Court Decision Annulling the Repeal of the “County Guarantee”



By email dated February 27, 2013, we advised you of the Appellate Division, Second Department’s February 27, 2013 decision annulling, as unconstitutional, Nassau County’s attempt to repeal the County Guarantee through its enactment of Local Law 18. That Law became effective with the Tax Rolls certified by Nassau County on April 2, 2012. It made you potentially liable for tax refunds granted in tax certiorari proceedings challenging the 2012-2013 school taxes.

This memo explores both the legal effects of the Appellate Division’s decision, as well as its budgetary implications for the 2013-2014 school year.

Does the Appellate Division’s decision fully and finally determine the County Guarantee Litigation?

No, the Appellate Division decision does not constitute a final determination of the litigation because, although the County does not have an appeal as of right to the New York State Court of Appeals, it may petition both the Appellate Division and the Court of Appeals for permission to have its appeal heard by the Court of Appeals. The County has until April 4, 2013 to do so. If leave is granted, then the Court of Appeals will determine the County’s appeal and affirm, reverse or modify the Appellate Division’s decision, thus ending the litigation. The Court of Appeals only hears 7% to 8% of the cases presented to it. If the County fails to seek leave to appeal by April 4, or if leave to appeal is ultimately denied, then the Appellate Division decision will become final and binding.

What is the effect of the Appellate Division’s Decision while the County seeks Court of Appeals review?

The Decision is enforceable unless the County is able to convince the Appellate Division or Court of Appeals to maintain the status quo as it existed before the Appellate Division ruled through the issuance of a stay. This would allow the County to charge back refunds awarded in tax certiorari proceedings during the pendency of the appeal. We believe that there is little chance that the County will be successful in procuring a stay pending appeal if it tries to do so.

If a stay of the Appellate Division’s Decision is not granted, can you establish or continue to maintain a Tax Certiorari Reserve Fund for liabilities rising from 2012-2013 and 2013- 2014 tax certiorari petitions?

Yes. Education Law 3651 (1-a) authorizes the establishment by a school district of a reserve which “might reasonably be deemed necessary to meet anticipated judgments and claims” arising from tax certiorari proceedings. Prior to the enactment of Local Law 18, Nassau County School Districts were not permitted to establish Tax Certiorari Reserve Funds because the County Guarantee made it unreasonable to believe that it would be necessary to reserve for anticipated tax certiorari judgment and claims. With the enactment of Local Law 18, and beginning with the 2012-2013 school taxes, Nassau County School Districts were subject to the County’s charge back and, thus, reasonably deem it necessary to establish Tax Certiorari Reserve Funds to meet anticipated tax certiorari judgments and claims.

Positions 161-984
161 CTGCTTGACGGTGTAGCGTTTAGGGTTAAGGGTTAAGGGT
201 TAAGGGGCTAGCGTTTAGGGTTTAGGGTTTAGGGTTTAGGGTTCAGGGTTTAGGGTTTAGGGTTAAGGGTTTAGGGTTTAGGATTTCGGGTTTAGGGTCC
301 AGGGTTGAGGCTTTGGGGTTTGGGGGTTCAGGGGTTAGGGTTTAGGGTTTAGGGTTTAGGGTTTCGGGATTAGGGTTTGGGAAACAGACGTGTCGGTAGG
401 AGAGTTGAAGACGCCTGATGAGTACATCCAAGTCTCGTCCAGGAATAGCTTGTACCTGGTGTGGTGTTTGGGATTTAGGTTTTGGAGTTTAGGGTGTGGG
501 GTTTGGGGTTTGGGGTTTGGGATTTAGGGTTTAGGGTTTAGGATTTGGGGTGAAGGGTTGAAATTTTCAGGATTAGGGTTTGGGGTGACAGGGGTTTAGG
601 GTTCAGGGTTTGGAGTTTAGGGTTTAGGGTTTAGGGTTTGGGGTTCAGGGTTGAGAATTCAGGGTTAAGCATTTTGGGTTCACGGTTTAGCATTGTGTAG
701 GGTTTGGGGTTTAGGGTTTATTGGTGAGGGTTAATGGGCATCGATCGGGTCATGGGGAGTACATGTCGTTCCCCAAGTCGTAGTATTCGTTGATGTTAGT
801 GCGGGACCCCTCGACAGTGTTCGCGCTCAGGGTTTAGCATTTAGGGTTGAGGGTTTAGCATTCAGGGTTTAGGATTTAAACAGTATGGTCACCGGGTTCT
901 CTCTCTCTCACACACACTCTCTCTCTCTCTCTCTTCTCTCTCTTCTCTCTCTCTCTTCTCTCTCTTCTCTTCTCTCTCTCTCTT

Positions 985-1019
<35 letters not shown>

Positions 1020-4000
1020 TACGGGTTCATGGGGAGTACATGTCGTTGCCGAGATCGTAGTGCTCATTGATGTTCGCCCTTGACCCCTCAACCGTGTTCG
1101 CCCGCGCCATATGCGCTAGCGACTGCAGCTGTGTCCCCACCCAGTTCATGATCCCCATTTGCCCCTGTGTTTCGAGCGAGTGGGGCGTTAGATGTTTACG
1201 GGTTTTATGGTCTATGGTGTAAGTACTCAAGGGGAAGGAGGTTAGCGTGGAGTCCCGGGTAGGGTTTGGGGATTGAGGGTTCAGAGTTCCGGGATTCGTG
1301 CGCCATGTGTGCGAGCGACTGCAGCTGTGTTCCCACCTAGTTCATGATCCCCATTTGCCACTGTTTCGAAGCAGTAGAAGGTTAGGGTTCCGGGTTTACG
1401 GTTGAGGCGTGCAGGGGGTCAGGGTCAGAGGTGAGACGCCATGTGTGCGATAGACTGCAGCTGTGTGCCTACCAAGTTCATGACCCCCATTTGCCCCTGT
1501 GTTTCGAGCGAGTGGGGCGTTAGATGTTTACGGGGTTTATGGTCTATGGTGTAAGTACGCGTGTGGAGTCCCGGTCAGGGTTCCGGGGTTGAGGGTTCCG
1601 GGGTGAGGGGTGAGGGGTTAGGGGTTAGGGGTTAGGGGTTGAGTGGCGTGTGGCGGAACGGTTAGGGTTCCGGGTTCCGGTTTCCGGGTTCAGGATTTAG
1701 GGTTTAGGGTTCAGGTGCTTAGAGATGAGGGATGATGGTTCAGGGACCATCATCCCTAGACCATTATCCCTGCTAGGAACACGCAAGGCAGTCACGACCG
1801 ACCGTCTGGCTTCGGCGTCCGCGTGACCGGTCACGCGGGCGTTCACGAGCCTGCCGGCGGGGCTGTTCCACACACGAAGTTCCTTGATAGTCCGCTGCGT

All indications are that Nassau County will seek leave to appeal the Appellate Division’s decision to the Court of Appeals. Thus, the possibility exists that the decision could be reversed and you could be liable for tax certiorari refunds beginning with petitions filed for the 2012-2013 school year. In light of this continuing potential liabilit¡ we believe that the establishment and continuance of Tax Certiorari Reserve Funds are reasonably necessary to protect the public fisc. A School District may prudently determine that the risk of not having sufficient funds available to fund tax certiorari refunds in the event of a reversal by the Court of Appeals warrants the use of Tax Certiorari Reserve Funds. Prudence would likewise dictate that 2013-2014 budgetary planning in some way take into account the possibility of the Court of Appeals reinstating the County Guarantee Repeal provisions of Local Law 18.


In conclusion, we recommend that you proceed as follows:

Wait to see if the County seeks leave to appeal to the Court of Appeals by the April 4, 2013 deadline. If, as anticipated, the County does so, we recommend that you continue to take budgetary precautions such as establishing or continuing Tax Certiorari Reserve Funds for the 2012-2013 and 2013-2014 tax years. If the County does not seek leave to appeal in a timely manner, or there comes a time when the County’s application for leave to appeal has been finally denied, then the Appellate Division’s decision becomes final and you may proceed as you did prior to the enactment of Local Law 18 with the full protection of the County Guarantee. Monies reserved for tax certiorari purposes should then be transferred to the general fund.

We will continue to keep you fully apprised of developments in this litigation. If you have any questions about this memorandum or related issues, please do not hesitate to contact us.


© Lamb & Barnosky, LLP, 2013